In the early 2000s, the changing face of the web was starting to discredit Internet Explorer. This, and other changes to the way the web worked, had a knock-on effect on FrontPage. Combined, they eventually sealed its fate:

  • Internet Explorer was not compliant with many web design and security standards. When FrontPage was originally launched, this didn’t matter much; Internet Explorer had 80% market share in 2004, and hobbyist users didn’t much care about the remainder. But browsers like FireFox were starting to offer more consistent standards compliance in the mid-2000s. That compliance made developers’ lives easier, and meant that Internet Explorer fell from favor.
  • FrontPage was primarily a Windows application. There was only ever one edition for the Macintosh, which has always had a strong following in the creative sector. That meant FrontPage was destined to be more of an amateur product, compared to rivals like Dreamweaver.
  • Towards the end of FrontPage’s existence, it was not offered as a free or bundled product, which meant that users were less likely to adopt it.
  • Technologies like WebDAV offered similar features to FrontPage Server Extensions, but crucially, they could be used on practically any web hosting account. For web hosts, and web developers, it didn’t make sense to specialise in FrontPage when WebDAV offered far greater flexibility, and a potentially larger user base.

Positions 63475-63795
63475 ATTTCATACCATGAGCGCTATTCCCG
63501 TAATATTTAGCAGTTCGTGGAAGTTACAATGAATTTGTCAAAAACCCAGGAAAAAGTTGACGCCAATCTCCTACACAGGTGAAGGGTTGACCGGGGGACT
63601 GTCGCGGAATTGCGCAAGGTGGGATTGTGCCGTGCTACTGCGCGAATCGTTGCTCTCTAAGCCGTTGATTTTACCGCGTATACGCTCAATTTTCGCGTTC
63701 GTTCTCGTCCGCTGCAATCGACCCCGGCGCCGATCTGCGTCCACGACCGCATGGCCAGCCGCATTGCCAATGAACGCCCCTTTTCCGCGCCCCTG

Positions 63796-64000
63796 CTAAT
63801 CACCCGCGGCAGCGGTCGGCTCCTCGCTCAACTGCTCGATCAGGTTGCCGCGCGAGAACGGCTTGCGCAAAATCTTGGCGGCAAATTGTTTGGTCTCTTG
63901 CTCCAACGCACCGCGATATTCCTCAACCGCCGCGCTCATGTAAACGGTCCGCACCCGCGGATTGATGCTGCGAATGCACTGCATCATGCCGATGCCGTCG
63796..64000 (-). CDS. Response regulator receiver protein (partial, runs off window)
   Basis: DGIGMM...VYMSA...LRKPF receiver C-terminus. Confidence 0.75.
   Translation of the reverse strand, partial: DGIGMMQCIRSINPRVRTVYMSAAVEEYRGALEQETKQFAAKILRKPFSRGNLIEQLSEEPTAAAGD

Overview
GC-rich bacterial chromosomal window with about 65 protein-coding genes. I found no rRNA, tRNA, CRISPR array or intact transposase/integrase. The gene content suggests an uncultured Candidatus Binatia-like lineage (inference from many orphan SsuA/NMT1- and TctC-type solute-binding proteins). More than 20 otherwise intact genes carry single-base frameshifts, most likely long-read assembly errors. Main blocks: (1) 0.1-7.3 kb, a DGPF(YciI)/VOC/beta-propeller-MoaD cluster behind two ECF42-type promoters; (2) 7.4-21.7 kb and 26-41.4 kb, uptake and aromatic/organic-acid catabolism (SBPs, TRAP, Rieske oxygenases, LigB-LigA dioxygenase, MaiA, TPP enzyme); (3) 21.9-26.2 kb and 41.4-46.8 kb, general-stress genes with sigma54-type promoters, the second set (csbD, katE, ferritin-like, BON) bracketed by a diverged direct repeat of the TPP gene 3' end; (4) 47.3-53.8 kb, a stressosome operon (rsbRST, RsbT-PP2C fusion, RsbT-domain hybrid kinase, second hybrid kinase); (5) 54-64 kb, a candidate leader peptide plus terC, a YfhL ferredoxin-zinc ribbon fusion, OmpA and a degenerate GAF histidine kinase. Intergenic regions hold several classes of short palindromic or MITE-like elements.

• It was relatively easy for a curious visitor to view the contents of entire web-accessible directories using FrontPage hacks, and administrator passwords were stored in files that were easy to download and crack.
  • The code produced by FrontPage is not standards compliant, so few professionals would consider using it.

Microsoft withdrew support for FrontPage Server Extensions in April 2009, and discontinued extended support in April 2014. Web hosting providers were left running vulnerable and unsupported software. On any server that’s exposed to the internet, that’s a very bad idea.

The application we knew as FrontPage was reincarnated as SharePoint Designer. SharePoint Designer looks and feels very similar, but can only be develop content that will be deployed on a SharePoint server. At any rate, SharePoint Designer was phased out in 2013. Microsoft launched Expression Web for general purpose web design, which offered a small amount of FrontPage compatibility.

Alternative HTML Editors